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Zimbabwe: Little to celebrate on workers day

Without labour, nothing is built, nothing prospers, and nothing grows. Wealth, culture, technology, food, furniture, cars, houses, monuments €”the workers have made all these things. All development since the beginning of history has been the result of human labour

Workers across the globe will celebrate International Workers Day tomorrow, 1 May 2012. In Zimbabwe the commemorations come amid growing disenchantment by the country's labour force over poor working conditions, unsustainable remuneration and job losses.

Since the beginning of 2012, workers have raised concerns over the deteriorating socio- economic and political situation in the country which has affected their working conditions. Zimbabwe's economy, once the pride and envy of many African countries experienced gradual descent owing to decades of bad governance by the government of President Robert Mugabe. Successive ill- advised and detrimental policies among them, the chaotic land reform program, war veterans' compensation fund and the Democratic Republic of Congo (DRC) war led to the collapse of the country's once revered economy. Despite the introduction of the multi- currency system in 2009, the majority of Zimbabweans continue living in abject poverty.

Recently, three workers were fired while 19 others were slapped with punitive measures by the Mutare City Council for staging industrial action over the non-payment of their 2011 bonuses, medical aid, funeral policies, pension fund, and life insurance. The council workers also reported that the Council owes over 1 200 workers a total of $550 000 in unpaid bonuses for 2011 at a time when the local authority is allegedly purchasing top of the range vehicles for the management. Six of the workers who participated in the strike were also demoted by a grade each and $280 will be deducted from their salaries for the next 12 months whereas the general hands' monthly $100 grocery allowances were suspended for six months.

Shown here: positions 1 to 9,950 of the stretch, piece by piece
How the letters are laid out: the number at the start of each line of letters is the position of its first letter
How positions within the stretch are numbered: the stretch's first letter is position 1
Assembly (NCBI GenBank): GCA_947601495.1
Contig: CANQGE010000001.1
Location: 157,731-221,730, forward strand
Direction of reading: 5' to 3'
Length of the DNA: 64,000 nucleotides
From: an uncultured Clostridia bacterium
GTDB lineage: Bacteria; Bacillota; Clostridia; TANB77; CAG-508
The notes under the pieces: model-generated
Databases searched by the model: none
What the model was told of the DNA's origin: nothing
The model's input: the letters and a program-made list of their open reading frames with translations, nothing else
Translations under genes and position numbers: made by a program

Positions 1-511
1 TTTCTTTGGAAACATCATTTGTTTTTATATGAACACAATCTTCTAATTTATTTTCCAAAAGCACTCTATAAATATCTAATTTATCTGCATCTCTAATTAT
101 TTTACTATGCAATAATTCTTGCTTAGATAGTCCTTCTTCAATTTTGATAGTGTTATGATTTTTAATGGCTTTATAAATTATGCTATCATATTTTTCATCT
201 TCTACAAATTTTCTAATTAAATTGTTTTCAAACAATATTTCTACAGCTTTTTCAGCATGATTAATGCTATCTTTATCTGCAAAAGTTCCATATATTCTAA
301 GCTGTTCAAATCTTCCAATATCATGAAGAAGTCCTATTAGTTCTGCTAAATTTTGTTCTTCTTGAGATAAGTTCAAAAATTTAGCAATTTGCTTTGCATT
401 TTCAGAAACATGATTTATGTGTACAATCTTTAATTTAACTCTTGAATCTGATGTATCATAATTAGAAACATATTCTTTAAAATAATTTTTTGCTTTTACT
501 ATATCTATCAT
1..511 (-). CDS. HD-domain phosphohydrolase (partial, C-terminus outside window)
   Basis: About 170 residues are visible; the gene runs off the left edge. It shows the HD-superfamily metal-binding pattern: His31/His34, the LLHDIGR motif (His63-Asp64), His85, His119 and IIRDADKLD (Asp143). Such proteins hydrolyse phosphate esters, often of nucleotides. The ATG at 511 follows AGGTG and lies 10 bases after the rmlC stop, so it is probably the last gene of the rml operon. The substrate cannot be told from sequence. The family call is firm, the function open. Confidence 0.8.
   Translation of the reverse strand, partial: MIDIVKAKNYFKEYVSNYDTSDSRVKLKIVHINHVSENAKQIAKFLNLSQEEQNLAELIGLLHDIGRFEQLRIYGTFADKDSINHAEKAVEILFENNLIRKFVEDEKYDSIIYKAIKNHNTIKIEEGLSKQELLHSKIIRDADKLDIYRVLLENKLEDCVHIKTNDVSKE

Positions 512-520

Employees of the Mutare City Council are not the only workers who have been demonstrating against unfair labour practices. In April, Medical Air Rescue Services (MARS) and Bulawayo City Council employees embarked on industrial action demanding that their employees pay up outstanding salaries. January 2012 saw the downing of tools by civil servants demanding better remuneration and working conditions. Moreover, Air Zimbabwe employees are embroiled in a bitter struggle for outsanding salaries with their employer. The cash strapped airliner owes its employees USD40 million in unpaid salaries.

Despite commitments made at the establishment of the inclusive government, it seems the government has done little to ease the challenges faced by workers which include low wages, unfair labour practices, violation of fundamental rights, unjustified salary discrepancies and lack of job security. Government has continuously insisted that it has no resources to pay its employees sustainable salaries. However, corruption, lack of transparency and accountability and mismanagement of resources has resulted in the impoverishment of civil servants. Moreover, failure to accelerate economic development continues to affect companies which are cash strapped and unable to adequately pay employees. In addition, the Indigenisation and Empowerment drive could lead to the closure of international companies and ultimately increased unemployment.

As workers commemorate May Day, it is paramount that the government ensures that it insists on the following;

· Wages above the poverty datum line

· the right to organise and freedom of association

· the right to a safe working environment and democracy in the workplace

· an efficient, affordable and reliable transport system

· a review of the taxation system to include the removal of tax on pensions, benefits and retrenchment packages

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